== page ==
Sun, 21 Jul 2019

Saving Land for Bears and Badgers

Edgewater property

The Habitat Conservation Trust Foundation is pleased to announce a new conservation property in the Kootenays.

Located near the community of Edgewater, the Columbia River Wetlands – Edgewater property covers 423 acres (171.5 hectares) and features outstanding habitat and connectivity for Grizzly Bears and American Badgers. It also provides winter range for Mule Deer, White-tailed Deer and Moose.

“The Habitat Conservation Trust Foundation is very pleased to support The Nature Trust of BC’s purchase of this conservation property, which provides important connectivity to the Columbia Wetlands,” said HCTF CEO Brian Springinotic. “Since 1981, HCTF has invested millions to help purchase over 20 conservation properties in the Kootenays, using funds provided largely by anglers, hunters, trappers and guides – the Edgewater project is the latest in a long history of investing for conservation in BC.”

 

This property will complement nearby Nature Trust conservation lands that are managed as part of the Columbia National Wildlife Area and Columbia Wetlands Wildlife Management Area. An additional benefit for wildlife is that the Edgewater property adjoins the Columbia Wetlands Wildlife Management Area which serves as significant migratory bird habitat for over 200 species.

“The Edgewater property has incredible diversity, ranging from wetlands to grasslands and open forest habitats,” said Chris Bosman, Kootenay Conservation Land Manager for The Nature Trust of BC. “From the upper benches, the views across the Columbia Valley and up and down the Rocky Mountain Trench are stunning. As a multi-generational family ranch, the land has been well cared for over the years by a conservation minded family. The Nature Trust looks forward to carrying on the tradition of responsible land stewardship.”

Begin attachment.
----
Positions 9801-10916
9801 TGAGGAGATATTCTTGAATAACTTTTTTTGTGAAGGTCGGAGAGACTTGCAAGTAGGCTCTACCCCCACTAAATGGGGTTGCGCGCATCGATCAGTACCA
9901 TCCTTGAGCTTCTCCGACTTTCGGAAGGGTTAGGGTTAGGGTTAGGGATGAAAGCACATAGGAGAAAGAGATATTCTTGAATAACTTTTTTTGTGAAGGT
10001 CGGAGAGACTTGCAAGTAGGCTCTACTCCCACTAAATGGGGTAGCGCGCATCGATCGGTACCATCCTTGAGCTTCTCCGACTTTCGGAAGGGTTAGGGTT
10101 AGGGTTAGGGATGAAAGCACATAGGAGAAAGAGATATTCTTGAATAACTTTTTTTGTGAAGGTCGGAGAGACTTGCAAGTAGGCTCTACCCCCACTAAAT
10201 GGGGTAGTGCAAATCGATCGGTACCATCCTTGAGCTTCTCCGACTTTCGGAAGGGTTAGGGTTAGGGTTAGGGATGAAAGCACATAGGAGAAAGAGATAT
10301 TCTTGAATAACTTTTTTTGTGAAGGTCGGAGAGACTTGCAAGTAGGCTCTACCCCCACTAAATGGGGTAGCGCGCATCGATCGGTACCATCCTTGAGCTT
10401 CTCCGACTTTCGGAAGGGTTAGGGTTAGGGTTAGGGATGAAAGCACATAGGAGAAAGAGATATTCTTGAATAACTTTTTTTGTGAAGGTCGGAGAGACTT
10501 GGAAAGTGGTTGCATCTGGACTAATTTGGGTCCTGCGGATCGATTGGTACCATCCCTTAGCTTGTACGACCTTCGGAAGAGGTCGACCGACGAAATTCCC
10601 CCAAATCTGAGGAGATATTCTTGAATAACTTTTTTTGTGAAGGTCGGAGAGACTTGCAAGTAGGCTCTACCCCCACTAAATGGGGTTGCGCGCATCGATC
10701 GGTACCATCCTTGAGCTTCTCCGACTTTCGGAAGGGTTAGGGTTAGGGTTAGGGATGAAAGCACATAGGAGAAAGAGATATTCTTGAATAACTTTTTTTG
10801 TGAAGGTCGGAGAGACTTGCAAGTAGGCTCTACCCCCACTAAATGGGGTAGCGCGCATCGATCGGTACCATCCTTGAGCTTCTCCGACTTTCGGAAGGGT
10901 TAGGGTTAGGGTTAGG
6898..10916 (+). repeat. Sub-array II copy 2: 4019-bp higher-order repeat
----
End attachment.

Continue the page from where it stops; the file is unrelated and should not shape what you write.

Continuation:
Tue, 2 Apr 2019
Tags: Acquisition

Morrison Headwaters Nature Preserve

Members of the Comox Valley Land Trust and the Comox Valley Regional District cut the ribbon to signal a partnership to protect the Morrison Headwaters Nature Preserve. Fifth from left: HCTF Evaluation Program Manager, Karen Barry. Photo supplied

HCTF welcomes the newly announced Morrison Headwaters Nature Preserve, a joint project of The Comox Valley Land Trust (CVLT) and the Comox Valley Regional District (CVRD).

HCTF is pleased to be a major funder towards this biologically rich area.Read more about the land acquisition and its unique resident, the Morrison Creek lamprey.

https://www.comoxvalleyrecord.com/news/comox-valley-regional-district-land-trust-form-partnership-to-protect-morrison-headwaters-nature-preserve/

Mon, 7 Jan 2019

New Year, New Land

Park Rill Creek by Nick Burdock

HCTF is pleased to announce the acquisition of two new parcels of land in the Okanagan. A hotspot of biodiversity and of species at risk in Canada, the Okanagan has experienced significant conversion of wild land to other uses in recent decades.

The Park Rill Creek property was purchased by The Nature Trust of BC. Located in the White Lake Basin in the South Okanagan, this 32.2 hectare (80 acre) parcel is home to some of the most endangered and rare species in our province such as the endangered Half-moon Hairstreak butterfly and the rare Painted Turtle. The property is rich with vegetation including aromatic gray sagebrush, desert grassland and broadleaf woodlands.

The R.E. Taylor Conservation Property, is named in honour of Ron Taylor of Winfield, BC, whose dedication and commitment to wildlife conservation in BC has spanned more than half a century. Ron helped to create the Southern Interior Land Trust (SILT), the purchasers of this property.